She Could Have Been A Comedienne
Actually, Judy Moore is something of a comedienne, very quick with one-liners and full of funny stories. And she has spent the last 18 years as “a mouth on the mike,” as she so quaintly puts it. She’s one Englewood denizen who has been anything but invisible to her neighbors and strangers alike. That’s because she has been the public face of the Englewood Performing Arts Series (widely known as EPAS) since just after the start of the new millenium.
And if you don’t know Judy, maybe you know her husband, Tom Moore, who served on the board of the Englewood Water District and the Lemon Bay League, was president of the Grove City Civic Association and was a Charlotte County Commissioner from 2004 to 2008. It’s hard to know one Moore without knowing the other one.
Born in Camden, N.J. to John Bennett, an optician, and his wife Mildred, Judy was 5 years younger than her older sister Marion (now deceased) and 7 years older than her younger brother David. “Our births were so far apart, it was like having an only child three times,” Judy reckons. “And being the middle child was reflected in everything I did. Mom always said I was a street angel and a house devil.”
The family moved to West Chester, Pa. when she was an infant, and Judy went through the West Chester school system. “I got very good grades because I schmoozed all my teachers, and it worked,” she says proudly. She first met husband-to-be Tom when she was 14 and a freshman in high school. “He dated all my girlfriends, and he often asked me for advice on what kind of present to buy for his current sweetheart. We became best friends, and that’s still true today.” The “best friends” relationship remained the case until Judy went off to college at Penn State. During the spring semester she started dating Tom, who was also attending Penn State, and the friendship blossomed into a romance.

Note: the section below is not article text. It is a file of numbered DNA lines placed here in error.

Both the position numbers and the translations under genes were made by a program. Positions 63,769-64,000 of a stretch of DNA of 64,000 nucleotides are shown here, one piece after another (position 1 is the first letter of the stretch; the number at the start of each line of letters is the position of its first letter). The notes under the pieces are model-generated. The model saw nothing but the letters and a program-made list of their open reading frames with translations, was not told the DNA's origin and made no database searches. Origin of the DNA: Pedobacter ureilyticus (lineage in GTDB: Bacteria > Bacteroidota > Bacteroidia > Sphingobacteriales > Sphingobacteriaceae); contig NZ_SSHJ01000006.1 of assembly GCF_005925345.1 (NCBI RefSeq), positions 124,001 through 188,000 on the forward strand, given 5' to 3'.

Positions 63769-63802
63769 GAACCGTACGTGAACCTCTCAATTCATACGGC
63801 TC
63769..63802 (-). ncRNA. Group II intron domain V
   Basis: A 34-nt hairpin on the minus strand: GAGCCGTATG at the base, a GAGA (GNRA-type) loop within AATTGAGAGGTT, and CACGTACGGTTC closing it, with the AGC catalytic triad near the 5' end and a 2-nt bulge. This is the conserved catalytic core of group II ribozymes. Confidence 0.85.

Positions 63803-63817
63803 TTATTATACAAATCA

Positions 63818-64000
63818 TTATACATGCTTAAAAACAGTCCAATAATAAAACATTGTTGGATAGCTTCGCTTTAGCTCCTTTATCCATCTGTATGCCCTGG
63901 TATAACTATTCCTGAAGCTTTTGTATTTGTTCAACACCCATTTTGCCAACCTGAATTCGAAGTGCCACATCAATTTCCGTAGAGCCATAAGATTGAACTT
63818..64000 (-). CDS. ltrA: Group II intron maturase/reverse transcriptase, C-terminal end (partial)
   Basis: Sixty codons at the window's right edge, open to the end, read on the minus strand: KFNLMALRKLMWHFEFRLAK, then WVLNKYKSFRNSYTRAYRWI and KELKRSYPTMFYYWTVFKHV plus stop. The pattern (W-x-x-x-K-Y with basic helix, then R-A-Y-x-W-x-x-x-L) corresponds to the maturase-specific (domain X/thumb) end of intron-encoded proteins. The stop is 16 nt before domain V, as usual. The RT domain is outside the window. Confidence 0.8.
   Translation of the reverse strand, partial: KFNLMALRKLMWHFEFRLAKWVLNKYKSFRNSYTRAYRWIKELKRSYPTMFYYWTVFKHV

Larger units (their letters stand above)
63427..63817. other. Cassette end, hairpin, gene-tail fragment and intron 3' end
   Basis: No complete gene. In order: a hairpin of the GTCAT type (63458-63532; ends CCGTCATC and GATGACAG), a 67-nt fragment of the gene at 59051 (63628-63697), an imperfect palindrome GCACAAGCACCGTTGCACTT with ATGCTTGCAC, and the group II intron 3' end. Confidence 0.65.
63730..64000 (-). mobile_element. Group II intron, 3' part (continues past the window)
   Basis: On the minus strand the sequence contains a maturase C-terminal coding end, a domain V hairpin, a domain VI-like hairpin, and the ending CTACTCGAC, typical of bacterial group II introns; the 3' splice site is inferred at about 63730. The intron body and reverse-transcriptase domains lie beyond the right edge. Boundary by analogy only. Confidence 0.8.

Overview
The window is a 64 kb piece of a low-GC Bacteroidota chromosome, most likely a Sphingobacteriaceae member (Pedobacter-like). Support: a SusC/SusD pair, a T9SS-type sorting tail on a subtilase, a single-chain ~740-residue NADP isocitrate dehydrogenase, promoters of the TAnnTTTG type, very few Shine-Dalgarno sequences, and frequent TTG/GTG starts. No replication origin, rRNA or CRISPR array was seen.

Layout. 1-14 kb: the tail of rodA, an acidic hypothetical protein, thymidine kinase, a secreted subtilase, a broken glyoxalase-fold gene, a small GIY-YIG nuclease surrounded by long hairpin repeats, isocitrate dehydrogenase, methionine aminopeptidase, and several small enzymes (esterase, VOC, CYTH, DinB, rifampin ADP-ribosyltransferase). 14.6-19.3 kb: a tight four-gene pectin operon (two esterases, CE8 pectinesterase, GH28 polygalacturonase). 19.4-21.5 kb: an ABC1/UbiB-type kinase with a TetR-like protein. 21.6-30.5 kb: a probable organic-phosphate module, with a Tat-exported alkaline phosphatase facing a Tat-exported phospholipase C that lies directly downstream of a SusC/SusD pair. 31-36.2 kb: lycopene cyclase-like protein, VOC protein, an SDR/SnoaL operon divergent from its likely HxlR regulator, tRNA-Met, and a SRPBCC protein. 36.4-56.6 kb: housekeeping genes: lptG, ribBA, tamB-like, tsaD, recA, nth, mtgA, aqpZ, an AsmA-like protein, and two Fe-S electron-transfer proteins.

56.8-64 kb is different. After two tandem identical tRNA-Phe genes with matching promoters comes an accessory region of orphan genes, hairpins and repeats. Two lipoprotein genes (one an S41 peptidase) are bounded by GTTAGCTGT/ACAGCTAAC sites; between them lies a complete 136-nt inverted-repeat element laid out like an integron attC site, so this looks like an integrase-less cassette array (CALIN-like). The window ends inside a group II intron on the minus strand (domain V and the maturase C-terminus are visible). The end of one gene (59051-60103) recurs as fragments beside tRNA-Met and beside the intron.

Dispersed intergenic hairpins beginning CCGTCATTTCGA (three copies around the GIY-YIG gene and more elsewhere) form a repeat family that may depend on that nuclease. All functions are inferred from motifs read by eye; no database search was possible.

In fact, Tom and Judy got married shortly before she turned 19, to the dismay of her mother. “She told me it would never last. We were too young,” Judy remembers. Well, Tom and Judy celebrated their 60th wedding anniversary in 2018. They stayed in Pennsylvania for most of their married life, where they raised two children, Nancy Lynn and Steven.
Around 1970 Tom bought a 100-acre farm near West Chester. It wasn’t a working farm, and it hadn’t been well cared for, but they were able to lease about half of the acreage to a farmer who raised corn, and they lived in a tenant house on the property while the main house was being renovated. Tom traveled quite a bit as a salesman for Gulf+Western, so Judy tended to the property and raised the kids. She has many stories about her farm life: sleeping on Army cots, mucking the horse stalls, surviving the ardors of winter, buying a pony named Daniel for the kids (“my son wanted a duck”), and eventually selling the farm after 11 years at a handsome profit. That’s not counting the sale of Daniel, the pony, to a friend for a case of Michelob. “Farm life was an amazing experience, and I’m glad I had it” she says, “but I wouldn’t want to go back to it.”
Tom and Judy were fortunate that they always did well in real estate. Besides their house in West Chester and the farm, they sold other properties. “We bought a house on the shore in Ocean City for $56,000 and spent a lot of weekends and summers there for 23 years,” Judy remembers. “When we sold it, we got $450,000 for it.” That gave a healthy boost to their retirement savings.
And once the kids were off to prep school and college, Judy was gainfully employed at Briggs-Valcon, a family-owned manufacturer’s rep business. She handled the payables, receivables, payroll, taxes and the purchase of company automobiles and insurance. “I love numbers,” she says, “and that was not Tom’s strong suit. He was a great salesman, and I took care of the numbers.” All that experience would help her in later years when she headed up operations at EPAS.